FRAMING JOHN DELOREAN - ON VOD www.framingjohndeloreanfilm.com
Results 1 to 7 of 7

Thread: My ac is working!!!

  1. #1
    Senior Member Lenny's Avatar
    Join Date:  May 2011

    Posts:    700

    My VIN:    6654

    Club(s):   (DCF)

    My ac is working!!!

    MY AC IS WORKING!!!.
    Thanks to Robert Gadocha and Tony Ierardi from DeLorean Florida, my AC is working again and it is COLD! Here is what I was told to do. I still have the factory original AC, I haven't upgraded and have been dreading spending the money to do it. This was a lifesaver.

    1. After pulling a vacuum on your A/C system and making sure that there are no leaks within the system
    2. You will need to charge your system first with one can of RedTek LeakStop
    3. Then one can of RedTek ProSeal,
    4. Then a little over one and half cans of the RedTek Refrigerant.

    I took it to a mechanic who followed Robert Gadocha's instructions. He was impressed because my system held a vacuum for 30 minutes.

    I got the Refrigerant and Leak stop from Walmart.
    https://www.walmart.com/ip/REDTEK-A-...Stop/774412072


    I got the RedTek Pro Seal on Amazon.
    https://smile.amazon.com/gp/product/...?ie=UTF8&psc=1

    RedTek.jpg
    ProSeal.jpg
    Last edited by Lenny; 10-15-2020 at 08:48 PM.
    Thanks,
    Lenny

    DMCH New Build in 2005, Stage II, DPI Stainless Exhaust, Eibach Suspension, 170 Mph Speedometer, Xenon Lights, Wings-A-Loft, DMC Wide Angle Side Mirrors, 3rd Brake Light

  2. #2
    Delorean Guru
    Join Date:  May 2011

    Location:  Northern NJ

    Posts:    7,789

    My VIN:    10757

    Club(s):   (DMA)

    Getting it to work is one thing, keeping it working is another. Before you get too excited lets see how it is in 6 months. I have had good results with the newer leak sealer kits though. They can fix small leaks.
    David Teitelbaum

  3. #3
    Senior Member Lenny's Avatar
    Join Date:  May 2011

    Posts:    700

    My VIN:    6654

    Club(s):   (DCF)

    A couple of points.
    1. It has been a couple of years since I put any R12 in it.
    2. It held vacuum for 30 minutes.
    3. R12 is really hard to find and expensive when you do.
    4. This is a plug and play for our original AC units.
    5. So far I don't have to convert my unit.

    Lastly if it lasts a couple of years and I can put another can of RedTek in it I'm money ahead.
    Thanks,
    Lenny

    DMCH New Build in 2005, Stage II, DPI Stainless Exhaust, Eibach Suspension, 170 Mph Speedometer, Xenon Lights, Wings-A-Loft, DMC Wide Angle Side Mirrors, 3rd Brake Light

  4. #4
    Senior Member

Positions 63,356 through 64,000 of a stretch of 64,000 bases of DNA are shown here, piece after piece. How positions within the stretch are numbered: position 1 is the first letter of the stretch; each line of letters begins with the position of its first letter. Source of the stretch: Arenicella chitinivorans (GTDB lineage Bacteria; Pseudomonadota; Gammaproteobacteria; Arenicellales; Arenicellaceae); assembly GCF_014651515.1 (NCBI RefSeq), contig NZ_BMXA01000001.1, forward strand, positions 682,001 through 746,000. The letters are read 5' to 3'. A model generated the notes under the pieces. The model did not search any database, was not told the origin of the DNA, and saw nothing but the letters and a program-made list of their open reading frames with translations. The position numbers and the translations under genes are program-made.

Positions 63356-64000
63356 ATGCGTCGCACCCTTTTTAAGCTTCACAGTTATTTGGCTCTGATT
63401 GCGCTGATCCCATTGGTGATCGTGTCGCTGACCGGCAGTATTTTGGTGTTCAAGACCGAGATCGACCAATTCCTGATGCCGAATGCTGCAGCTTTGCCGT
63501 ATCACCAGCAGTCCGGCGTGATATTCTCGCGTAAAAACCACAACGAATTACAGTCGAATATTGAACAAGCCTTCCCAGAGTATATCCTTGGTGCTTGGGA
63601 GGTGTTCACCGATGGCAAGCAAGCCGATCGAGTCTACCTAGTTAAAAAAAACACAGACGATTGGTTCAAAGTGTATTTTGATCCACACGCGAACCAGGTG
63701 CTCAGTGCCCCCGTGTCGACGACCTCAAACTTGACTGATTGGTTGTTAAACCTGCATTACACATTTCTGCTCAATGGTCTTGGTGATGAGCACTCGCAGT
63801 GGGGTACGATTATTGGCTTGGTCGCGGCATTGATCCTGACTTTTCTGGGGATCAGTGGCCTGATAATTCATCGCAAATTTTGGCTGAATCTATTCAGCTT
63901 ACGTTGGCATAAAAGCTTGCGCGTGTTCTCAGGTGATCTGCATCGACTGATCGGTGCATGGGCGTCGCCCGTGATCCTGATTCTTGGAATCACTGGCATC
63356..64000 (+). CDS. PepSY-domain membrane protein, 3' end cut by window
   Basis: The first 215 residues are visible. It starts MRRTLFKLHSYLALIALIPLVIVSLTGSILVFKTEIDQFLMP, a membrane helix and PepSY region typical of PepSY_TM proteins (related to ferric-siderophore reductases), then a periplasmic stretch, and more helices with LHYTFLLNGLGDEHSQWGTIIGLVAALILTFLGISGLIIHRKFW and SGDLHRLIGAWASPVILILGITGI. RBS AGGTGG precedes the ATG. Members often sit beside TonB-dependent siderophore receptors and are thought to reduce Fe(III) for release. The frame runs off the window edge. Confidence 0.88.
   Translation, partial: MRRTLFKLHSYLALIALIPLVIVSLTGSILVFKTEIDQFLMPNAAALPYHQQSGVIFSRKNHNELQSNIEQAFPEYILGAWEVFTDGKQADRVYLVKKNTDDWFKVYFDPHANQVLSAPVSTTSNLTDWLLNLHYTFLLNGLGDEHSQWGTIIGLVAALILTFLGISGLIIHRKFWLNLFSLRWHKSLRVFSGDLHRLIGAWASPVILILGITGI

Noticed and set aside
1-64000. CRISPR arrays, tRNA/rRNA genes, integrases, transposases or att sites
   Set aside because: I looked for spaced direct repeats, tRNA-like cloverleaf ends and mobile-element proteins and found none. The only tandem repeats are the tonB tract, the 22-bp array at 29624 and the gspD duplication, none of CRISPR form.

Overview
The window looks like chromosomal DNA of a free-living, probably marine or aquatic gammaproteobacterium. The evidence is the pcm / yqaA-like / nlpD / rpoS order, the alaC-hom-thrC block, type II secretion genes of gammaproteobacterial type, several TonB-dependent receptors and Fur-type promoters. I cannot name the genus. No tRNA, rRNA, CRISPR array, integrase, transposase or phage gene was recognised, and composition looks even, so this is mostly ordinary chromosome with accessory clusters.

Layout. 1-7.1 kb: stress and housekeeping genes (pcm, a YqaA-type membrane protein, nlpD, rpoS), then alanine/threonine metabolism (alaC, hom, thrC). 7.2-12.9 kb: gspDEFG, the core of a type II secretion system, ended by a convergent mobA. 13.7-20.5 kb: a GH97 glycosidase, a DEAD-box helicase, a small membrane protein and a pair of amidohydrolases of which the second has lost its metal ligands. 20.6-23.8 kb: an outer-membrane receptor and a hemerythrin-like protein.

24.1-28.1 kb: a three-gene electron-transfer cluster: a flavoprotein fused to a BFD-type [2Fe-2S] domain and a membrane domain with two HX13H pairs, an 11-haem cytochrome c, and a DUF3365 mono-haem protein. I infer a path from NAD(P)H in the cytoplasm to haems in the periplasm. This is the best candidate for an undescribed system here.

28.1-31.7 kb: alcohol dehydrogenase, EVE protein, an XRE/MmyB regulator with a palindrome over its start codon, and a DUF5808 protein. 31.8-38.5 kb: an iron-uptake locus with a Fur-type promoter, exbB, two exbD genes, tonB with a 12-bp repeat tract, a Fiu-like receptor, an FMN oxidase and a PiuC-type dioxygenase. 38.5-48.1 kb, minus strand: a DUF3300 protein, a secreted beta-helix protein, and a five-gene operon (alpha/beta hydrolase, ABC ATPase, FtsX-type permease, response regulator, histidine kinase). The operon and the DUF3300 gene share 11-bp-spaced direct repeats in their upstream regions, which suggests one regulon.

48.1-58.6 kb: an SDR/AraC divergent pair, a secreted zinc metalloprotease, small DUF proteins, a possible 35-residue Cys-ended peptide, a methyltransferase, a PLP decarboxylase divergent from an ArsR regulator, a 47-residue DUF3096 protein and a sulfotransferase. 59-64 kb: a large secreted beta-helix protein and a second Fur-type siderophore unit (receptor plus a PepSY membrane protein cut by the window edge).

Join Date:  Jun 2012

    Location:  Bay Area, CA

    Posts:    246

    Quote Originally Posted by Lenny View Post
    A couple of points.
    1. It has been a couple of years since I put any R12 in it.
    2. It held vacuum for 30 minutes.
    3. R12 is really hard to find and expensive when you do.
    4. This is a plug and play for our original AC units.
    5. So far I don't have to convert my unit.

    Lastly if it lasts a couple of years and I can put another can of RedTek in it I'm money ahead.
    Not that Iím saying that RedTek is the wrong choice, it may be the best option for you.
    However I donít agree you with the R12 is expensive or hard to find. I am still using R12 and my AC is running amazingly well. Take a look at Craigslist or eBay and you will be surprised how much R12 is out there. Itís affordable and easy to find.


    Sent from my iPhone using Tapatalk

  5. #5
    Delorean Guru
    Join Date:  May 2011

    Location:  Northern NJ

    Posts:    7,789

    My VIN:    10757

    Club(s):   (DMA)

    I agree, R-12 is still the best choice for a refrigerant but using a sealer is a good idea too. As far as testing goes, pulling a vacuum and watching it for 30 minutes is not really a good test. It is only minus 15 psi. If you do have a leak it only draws in contaminants, won't tell you where the leak is, and can't tell you if you have a very small leak. The way to test is to fill with 150 psi Nitrogen and watch the pressure and if it drops then you look for the leak with leak detector (soapy water).
    David Teitelbaum

  6. #6
    Senior Member Bitsyncmaster's Avatar
    Join Date:  May 2011

    Location:  Leonardtown, MD

    Posts:    7,986

    My VIN:    03572

    Quote Originally Posted by David T View Post
    I agree, R-12 is still the best choice for a refrigerant but using a sealer is a good idea too. As far as testing goes, pulling a vacuum and watching it for 30 minutes is not really a good test. It is only minus 15 psi. If you do have a leak it only draws in contaminants, won't tell you where the leak is, and can't tell you if you have a very small leak. The way to test is to fill with 150 psi Nitrogen and watch the pressure and if it drops then you look for the leak with leak detector (soapy water).
    Leak testing with Nitrogen is usually done at much higher pressures. 300 to 400 PSI is not exceeding the burst of hose and components. I think the high pressure switch is set to 450 PSI. With the higher pressure you can see much quicker a pressure drop indicating a leak and finding the leaks with is much quicker.
    Dave M vin 03572
    http://dm-eng.weebly.com/

  7. #7
    Delorean Guru
    Join Date:  May 2011

    Location:  Northern NJ

    Posts:    7,789

    My VIN:    10757

    Club(s):   (DMA)

    On automotive systems, especially with rubber hoses, and even more especially with OLD rubber hoses, 150 psi is enough. On commercial systems with brazed connections and no rubber hoses you can go to 500 psi. For safety purposes, 150 is more than enough to find leaks.
    David Teitelbaum

Posting Permissions

  • You may not post new threads
  • You may not post replies
  • You may not post attachments
  • You may not edit your posts
  •